Seven figure settlement achieved for child with cerebral palsy.

Posted by Patricia Wakeford on

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Mrs A was expecting her second child. Her first child had been born three years before and she had had a difficult delivery and wanted to ensure that if she had any subsequent children the same would not arise. She had discussions with her consultant when she became pregnant three years later and it was agreed that she would have an experienced midwife to care for her throughout her labour.

Mrs A's pregnancy progressed well. However, as she got nearer to the end of her pregnancy she became more concerned about what happened with her previous delivery. She was again reassured that an experienced midwife would be available to look after her.

Mrs A was admitted for induction of labour at 41+ weeks. All was well when the induction process started in the morning and both Mrs A and her husband were very happy with the midwife who was caring for them. The induction process continued in the afternoon and no concerns were raised by Mrs A or her husband.

Later on in the afternoon Mrs A began to experience some low discomfort and contractions developed shortly thereafter. Unfortunately, the midwife she had built up a relationship with had to go off duty and an alternative midwife introduced herself to Mrs A and her husband. This midwife was also caring for another lady and it was anticipated that Mrs A would not go into labour quickly and was therefore told to let somebody know if anything else changed.

Mrs A began to feel her contractions developing fairly quickly. She became concerned and her husband left the room to try and find somebody to care for her. There was nobody around. Mrs A herself was becoming increasingly anxious as she had stronger urges to push and she remembered what had happened last time.

She eventually found a senior midwife who said that she would try and find somebody to come and look after her. At that point the condition of Mrs A's baby or Mrs A herself was not checked. There had been no recording of the baby's heart rate for over an hour.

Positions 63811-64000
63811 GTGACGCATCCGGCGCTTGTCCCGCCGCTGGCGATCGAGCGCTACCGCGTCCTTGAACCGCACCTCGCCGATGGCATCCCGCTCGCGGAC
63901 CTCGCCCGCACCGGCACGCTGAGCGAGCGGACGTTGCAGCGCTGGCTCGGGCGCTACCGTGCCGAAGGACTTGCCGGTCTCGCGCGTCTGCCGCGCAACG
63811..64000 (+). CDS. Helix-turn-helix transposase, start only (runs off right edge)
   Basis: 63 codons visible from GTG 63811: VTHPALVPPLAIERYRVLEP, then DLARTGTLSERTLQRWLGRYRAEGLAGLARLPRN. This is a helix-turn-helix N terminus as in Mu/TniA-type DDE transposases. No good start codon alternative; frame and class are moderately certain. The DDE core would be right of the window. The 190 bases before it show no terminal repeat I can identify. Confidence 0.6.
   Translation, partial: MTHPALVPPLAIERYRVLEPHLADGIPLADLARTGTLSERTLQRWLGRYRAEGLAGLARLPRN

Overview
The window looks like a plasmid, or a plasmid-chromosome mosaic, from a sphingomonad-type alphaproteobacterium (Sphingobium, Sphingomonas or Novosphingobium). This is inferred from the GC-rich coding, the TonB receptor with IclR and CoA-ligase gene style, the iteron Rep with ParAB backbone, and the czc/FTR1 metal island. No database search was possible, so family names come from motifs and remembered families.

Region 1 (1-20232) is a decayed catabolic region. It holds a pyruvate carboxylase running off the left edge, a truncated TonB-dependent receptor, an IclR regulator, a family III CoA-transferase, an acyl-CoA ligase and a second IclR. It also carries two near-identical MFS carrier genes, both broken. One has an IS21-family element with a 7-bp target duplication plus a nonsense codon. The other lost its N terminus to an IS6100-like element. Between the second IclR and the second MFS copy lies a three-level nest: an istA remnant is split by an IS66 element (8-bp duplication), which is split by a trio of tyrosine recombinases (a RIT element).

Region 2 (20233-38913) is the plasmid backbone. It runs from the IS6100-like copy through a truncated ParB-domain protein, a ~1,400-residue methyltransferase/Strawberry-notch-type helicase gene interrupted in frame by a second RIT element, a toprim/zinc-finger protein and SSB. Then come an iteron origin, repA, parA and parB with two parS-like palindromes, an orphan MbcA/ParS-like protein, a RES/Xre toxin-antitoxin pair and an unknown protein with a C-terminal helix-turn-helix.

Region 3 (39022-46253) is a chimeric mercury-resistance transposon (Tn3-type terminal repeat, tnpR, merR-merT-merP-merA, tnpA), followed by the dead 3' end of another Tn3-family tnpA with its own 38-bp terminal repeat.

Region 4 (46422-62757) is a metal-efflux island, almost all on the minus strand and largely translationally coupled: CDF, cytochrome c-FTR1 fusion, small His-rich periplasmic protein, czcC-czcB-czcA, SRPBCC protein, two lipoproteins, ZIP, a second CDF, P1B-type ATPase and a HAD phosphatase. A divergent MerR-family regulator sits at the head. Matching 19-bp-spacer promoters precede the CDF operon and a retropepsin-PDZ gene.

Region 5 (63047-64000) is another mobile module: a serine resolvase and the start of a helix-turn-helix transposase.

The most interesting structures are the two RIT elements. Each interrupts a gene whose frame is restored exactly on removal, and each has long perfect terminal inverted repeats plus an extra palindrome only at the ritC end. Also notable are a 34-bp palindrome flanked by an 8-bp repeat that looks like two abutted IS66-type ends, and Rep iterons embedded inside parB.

Mrs A was then attended by a junior midwife who took her into a delivery room. It was clear that Mrs A was in strong labour and would deliver fairly soon. 10 minutes later the baby's heart rate was checked. This was felt to be quite low. However, the midwife felt that Mrs A's pulse was a similar rate and therefore did not request medical attendance. Mrs A was very anxious that only a very junior midwife was attending on her. A senior midwife was called in and the delivery process was slowed down to enable a gentle delivery of the head to try and prevent problems that developed with the last delivery. There appeared to be no concern that the baby's heart rate had been heard at a low rate and that delivery should be expedited.

When baby A was born it was immediately noticed that assistance was required. Baby A was transferred to the special care unit. Mr and Mrs A were told that their baby was very unwell and might not survive. They were both devastated as they had tried to get help when Mrs A felt that she wanted to push but no one had been available.

Mr and Mrs A instructed BL Claim Solicitors and Patricia Wakeford, who is a midwife by background, guided Mr and Mrs A through the legal process. Shortly before trial, offers were made between the parties and this case settled for a seven figure sum. This will enable Mr and Mrs A to provide for their child in the future and to provide therapies and adaptations to their property that they would not have been able to provide otherwise. Both parents would rather their child had not suffered any injury and wish that their concerns had been taken seriously.

Please feel free to contact Patricia if you have any concerns about care received during your labour or delivery and she will be happy to discuss this with you on 02380 857310 or

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About the Author

Patricia is a Senior Associate, in our Clinical Negligence team, and is also a qualified midwife with many years of experience working in the NHS.

Patricia Wakeford
Email Patricia
023 8085 7310

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